However, according to Nik Nanos in a recent Q & A in the Globe, a more frightening trend is happening. Nanos is of the belief that many are not exactly enamoured with Harper or his flunkies, but they're gung ho about a majority, because they're tired of nothing getting done in minorities and don't want to go to any more elections. I would expand on that to say that what's on many folks' minds is what if another Harpercon minority were to be elected? They put out the exact same budget opposition all voted against and said will vote against again. Terrible, really, all this because folks are that pathologically afraid of polling stations.

Rick Barnes said...

There is only one chance in this election. The NDP. As soon as left Liberals figure that out we can stop a Harper majority.

The Liberals cut corporate taxes under Paul Martin as finance Minister and Harper continues. The only time we stopped the Martin cuts was when the NDP said no.

Martin continued down that road forcing an election again, over corporate tax cuts. Just like the Dems have done in the USA.

We need people that will put people first and for all their grand words, the LPC can not be trusted to stick to it.

The LPC is better than Harper but most people in this country will still be left wanting if they win and there are too few NDP MPs to hold them to do the right stuff for Canadians.

Tough words I know, but just look at their record. Its safe to vote NDP in Montreal. The CPC cant win there.

Anonymous said...

When the media starts mocking you all hope is lost.
Even Pierre rising up can't help the Liberal party now.

ck said...

I would venture that none of the parties put people first, including the NDP, in fact, I've distrusted them more and more over the years and I'm not alone. I have friends who were card carrying NDP members, including one who actually ran in 2008 (lost), they're not card carrying members anymore.

Another thing about Layton that creeped me out in the English language debates; when he asked Steve "What happened? You used to be for the 'little guy'" and "you used to care for the environment" and other weirdness. Since when has Steve ever been for the little guy? All one has to do is check Harper's speech in 1997 to that US think tank or any of his quotes from NCC and Reform. And since when did Steve ever care for the planet? Wasn't he who said Kyoto was a socialist scheme to suck money from wealth building nations?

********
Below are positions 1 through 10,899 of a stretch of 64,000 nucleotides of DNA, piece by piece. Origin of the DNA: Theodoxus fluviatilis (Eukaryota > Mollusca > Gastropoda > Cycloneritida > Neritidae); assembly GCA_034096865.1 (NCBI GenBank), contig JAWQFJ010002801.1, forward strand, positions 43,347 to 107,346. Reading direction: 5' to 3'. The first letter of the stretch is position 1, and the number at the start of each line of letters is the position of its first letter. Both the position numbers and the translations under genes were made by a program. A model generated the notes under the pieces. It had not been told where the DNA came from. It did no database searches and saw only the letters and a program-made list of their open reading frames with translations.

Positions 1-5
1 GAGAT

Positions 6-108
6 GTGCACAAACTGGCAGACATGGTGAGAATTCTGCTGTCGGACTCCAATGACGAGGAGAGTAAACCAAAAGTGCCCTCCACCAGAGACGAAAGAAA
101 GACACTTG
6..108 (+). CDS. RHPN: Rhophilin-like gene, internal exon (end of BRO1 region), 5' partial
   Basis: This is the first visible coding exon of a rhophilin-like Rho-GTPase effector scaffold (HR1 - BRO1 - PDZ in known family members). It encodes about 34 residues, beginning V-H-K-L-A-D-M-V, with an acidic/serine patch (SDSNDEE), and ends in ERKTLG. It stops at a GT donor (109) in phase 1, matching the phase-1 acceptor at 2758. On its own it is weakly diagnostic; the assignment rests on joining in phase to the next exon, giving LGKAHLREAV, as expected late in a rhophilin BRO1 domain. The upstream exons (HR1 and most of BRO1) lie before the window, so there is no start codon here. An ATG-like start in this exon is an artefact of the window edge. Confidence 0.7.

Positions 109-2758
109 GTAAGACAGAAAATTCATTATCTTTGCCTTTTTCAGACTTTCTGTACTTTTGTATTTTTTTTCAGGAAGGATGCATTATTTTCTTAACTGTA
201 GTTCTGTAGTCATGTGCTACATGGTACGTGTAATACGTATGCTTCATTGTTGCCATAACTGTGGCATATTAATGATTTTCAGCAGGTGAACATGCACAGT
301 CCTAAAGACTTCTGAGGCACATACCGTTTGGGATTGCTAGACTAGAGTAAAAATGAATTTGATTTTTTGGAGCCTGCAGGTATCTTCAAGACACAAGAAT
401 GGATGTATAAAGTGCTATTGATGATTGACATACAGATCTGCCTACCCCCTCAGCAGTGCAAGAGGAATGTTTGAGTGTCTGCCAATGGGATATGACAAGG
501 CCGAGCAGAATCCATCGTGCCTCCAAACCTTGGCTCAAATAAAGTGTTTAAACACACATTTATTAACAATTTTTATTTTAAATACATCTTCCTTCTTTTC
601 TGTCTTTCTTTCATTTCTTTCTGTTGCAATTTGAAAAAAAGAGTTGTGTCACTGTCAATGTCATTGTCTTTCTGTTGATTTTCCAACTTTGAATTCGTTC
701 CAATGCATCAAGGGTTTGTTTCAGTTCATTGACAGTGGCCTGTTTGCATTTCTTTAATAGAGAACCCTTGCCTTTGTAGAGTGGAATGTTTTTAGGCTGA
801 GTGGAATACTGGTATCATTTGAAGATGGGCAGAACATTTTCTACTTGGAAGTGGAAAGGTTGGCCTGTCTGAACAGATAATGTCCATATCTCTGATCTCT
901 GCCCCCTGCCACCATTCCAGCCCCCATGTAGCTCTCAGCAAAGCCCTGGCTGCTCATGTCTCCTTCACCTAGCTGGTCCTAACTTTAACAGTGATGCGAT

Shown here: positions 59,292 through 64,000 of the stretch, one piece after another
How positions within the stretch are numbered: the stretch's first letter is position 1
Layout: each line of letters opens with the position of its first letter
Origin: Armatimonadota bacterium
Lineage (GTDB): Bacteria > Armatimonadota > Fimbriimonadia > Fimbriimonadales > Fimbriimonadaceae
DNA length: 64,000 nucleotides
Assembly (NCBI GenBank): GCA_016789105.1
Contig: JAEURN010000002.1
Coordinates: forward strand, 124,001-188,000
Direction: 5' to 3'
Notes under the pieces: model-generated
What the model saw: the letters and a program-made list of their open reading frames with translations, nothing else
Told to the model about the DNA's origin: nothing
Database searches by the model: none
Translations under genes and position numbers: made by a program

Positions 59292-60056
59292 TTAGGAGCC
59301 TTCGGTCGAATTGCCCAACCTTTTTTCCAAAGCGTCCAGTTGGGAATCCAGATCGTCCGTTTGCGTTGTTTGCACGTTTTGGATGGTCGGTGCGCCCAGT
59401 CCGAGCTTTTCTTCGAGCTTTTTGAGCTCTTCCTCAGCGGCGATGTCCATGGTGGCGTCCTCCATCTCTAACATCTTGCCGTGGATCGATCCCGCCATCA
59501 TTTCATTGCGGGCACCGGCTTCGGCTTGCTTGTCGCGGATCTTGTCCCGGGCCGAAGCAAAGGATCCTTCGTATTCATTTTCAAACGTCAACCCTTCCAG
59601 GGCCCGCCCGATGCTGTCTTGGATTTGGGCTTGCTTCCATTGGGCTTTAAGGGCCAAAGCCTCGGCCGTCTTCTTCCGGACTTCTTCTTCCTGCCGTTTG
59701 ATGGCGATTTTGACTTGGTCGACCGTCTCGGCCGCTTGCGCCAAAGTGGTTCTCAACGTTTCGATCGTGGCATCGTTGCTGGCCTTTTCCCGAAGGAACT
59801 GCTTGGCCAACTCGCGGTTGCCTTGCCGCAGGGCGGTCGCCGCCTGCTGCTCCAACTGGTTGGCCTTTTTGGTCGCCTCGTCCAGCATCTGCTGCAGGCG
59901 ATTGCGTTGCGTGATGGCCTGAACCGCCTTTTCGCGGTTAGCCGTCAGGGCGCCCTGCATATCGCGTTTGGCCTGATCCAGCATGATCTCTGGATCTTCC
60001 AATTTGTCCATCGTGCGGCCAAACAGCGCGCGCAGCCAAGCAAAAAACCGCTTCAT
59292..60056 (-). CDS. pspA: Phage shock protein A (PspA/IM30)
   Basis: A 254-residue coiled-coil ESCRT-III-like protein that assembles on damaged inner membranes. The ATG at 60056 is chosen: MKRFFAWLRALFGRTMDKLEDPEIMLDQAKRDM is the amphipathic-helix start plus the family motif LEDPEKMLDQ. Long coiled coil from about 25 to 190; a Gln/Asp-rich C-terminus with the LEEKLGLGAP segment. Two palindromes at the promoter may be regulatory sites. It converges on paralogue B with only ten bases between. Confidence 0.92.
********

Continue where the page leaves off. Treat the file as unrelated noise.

Steve is the biggest evul here, always was, never changed. He is not your ordinary old PC school guy of days' past and I sometimes think that Jack Layton doesn't quite get that.


However, I would say that while there is 1 great evul (Steve) and three lesser evul parties. As a Catch 22 member, I'm promoting strategic voting, as in vote for the candidate most likely to beat the Harpercon even if you have to hold your nose to do it. That is, if you're priority is to at the very least, prevent a harper majority which seems all too real according to every pollster these days.

Yes, we should all pay attention to polls whether they're skewed or not. Goes to power of suggestion. If all those undecideds see that every polling firm has Harper in majority territory, they'll think of following suit.

Rick Barnes said...

I have to disagree with you. First I have been part of many party policy making conferences and conventions. The NDP have listened to its members.

As to Jack's comments about Stephen Harper changing he is right on the face of it. Harper came to power with the Reform party, a party that made its way based on western Canadians dissatisfaction with Ottawa.

We may agree that Harper had a bigger agenda but I will assert that the people that voted for the Reform were simply fed up with the government in Ottawa not listening.

It was at its core a populist uprising. When the Reform came to Ottawa, it was about taxes, the deficit, and gold plated MP pensions.

Jack's reference to Harper's past was correct as far as those people that voted for Harper and the reform. They were for accountability, transparency, and fairness.

Harper championed those ideals. The record shows he is none of those things, perhaps worse than the Liberals.

Many of those Reform MP's have retired in BC. In two of those ridings, one in the Kootenays and Cariboo Prince George, the NDP stand a very good chance of winning. The provincial ridings in those areas have been or currently held by the BC NDP.

The third riding is Vancouver Island North. This riding has gone back and forth between Reform, NDP and Conservative. The NDP are pouring resources there as its a swing riding.

Several other lower mainland seats also are in play.

Jack's comments were to those Reform members. Remember when you voted Reform to clean up Ottawa? Well, it didn't happen because Stephen Harper changed.